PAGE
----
David Carson is the crown prince of graphic design, maybe. He’s a surfer, or was. And he broke the rules. His looks, if you were to capture them with the what if these two celebrities mated are somewhere between David Cassidy and actor Bruce Greenwood and if there is a rock god equivalent of a designer, he is it. I witnessed his display of confidence (or cockiness) firsthand with my peers and one of my professors almost 18 years ago at the Engine Room, a then common meet up for the design department of the University of Georgia.
Did his status as an icon give him his impish awareness of self? I don’t think so. I believe it was always there and made him the rule breaking designer that he is.
For example, every magazine that you have ever seen probably has the bar code in the bottom corner of the cover. Working for RayGun magazine, a magazine he helped start, he decided to boldly move the barcode to the center, or left of center, or used it for a bit of carefully placed censorship. Can you do that? If you have the option without having your creative director bat their eyes, then it’s due to their awareness of Carson. His design moves were the perfect parallel and compliment to the punk/surfer ethos that he grew up in.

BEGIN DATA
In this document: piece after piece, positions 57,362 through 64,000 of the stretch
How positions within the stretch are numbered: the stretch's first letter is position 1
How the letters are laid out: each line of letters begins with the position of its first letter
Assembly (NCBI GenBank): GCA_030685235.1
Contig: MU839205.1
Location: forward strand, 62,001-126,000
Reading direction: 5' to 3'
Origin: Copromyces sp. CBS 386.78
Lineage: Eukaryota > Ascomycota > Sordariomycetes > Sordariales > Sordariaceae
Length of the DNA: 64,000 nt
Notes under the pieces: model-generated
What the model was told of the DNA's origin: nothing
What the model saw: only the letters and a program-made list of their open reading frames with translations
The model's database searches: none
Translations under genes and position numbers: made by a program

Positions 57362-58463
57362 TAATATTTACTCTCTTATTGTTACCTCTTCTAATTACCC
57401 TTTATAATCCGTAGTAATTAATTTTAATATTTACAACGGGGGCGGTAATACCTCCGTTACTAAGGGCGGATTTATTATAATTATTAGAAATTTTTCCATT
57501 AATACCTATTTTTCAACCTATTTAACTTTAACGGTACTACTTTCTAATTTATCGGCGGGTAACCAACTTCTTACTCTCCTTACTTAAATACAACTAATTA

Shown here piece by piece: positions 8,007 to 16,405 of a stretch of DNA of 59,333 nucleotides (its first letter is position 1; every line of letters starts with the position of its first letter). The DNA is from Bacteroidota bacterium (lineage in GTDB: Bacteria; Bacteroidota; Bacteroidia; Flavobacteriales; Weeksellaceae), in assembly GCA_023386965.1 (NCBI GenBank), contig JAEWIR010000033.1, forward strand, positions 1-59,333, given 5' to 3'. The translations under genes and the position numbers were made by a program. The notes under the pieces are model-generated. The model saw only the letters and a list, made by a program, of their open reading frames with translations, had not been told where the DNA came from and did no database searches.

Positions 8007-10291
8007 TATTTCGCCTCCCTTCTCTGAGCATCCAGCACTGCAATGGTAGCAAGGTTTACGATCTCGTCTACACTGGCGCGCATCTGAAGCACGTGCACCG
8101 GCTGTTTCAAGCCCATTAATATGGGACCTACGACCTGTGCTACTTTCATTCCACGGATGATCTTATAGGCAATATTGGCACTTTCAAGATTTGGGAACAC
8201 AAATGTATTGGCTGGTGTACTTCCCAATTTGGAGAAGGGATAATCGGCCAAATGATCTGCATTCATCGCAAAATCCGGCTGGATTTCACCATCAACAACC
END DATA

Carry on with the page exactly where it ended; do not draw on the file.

Related to his display of cockiness, Carson once famously changed the copy for an article to Zapf Dingbats, rendering it illegible, simply to express his dissastisfaction of the writing or maybe that of Bryan Ferry’s newest album. I would not be able to get away with this and would likely be whatever the design equivalent of disbarred is, but I’m not David Carson.
Graphic design will save the world right after rock and roll does. - David Carson
- Ray Gun magazine (Art Director)
- Blue Magazine (Co-founder)
- Nine Inch Nails' Fragile (Design)
- Infamous Bryan Ferry article design using Dingbats
- Grunge Typography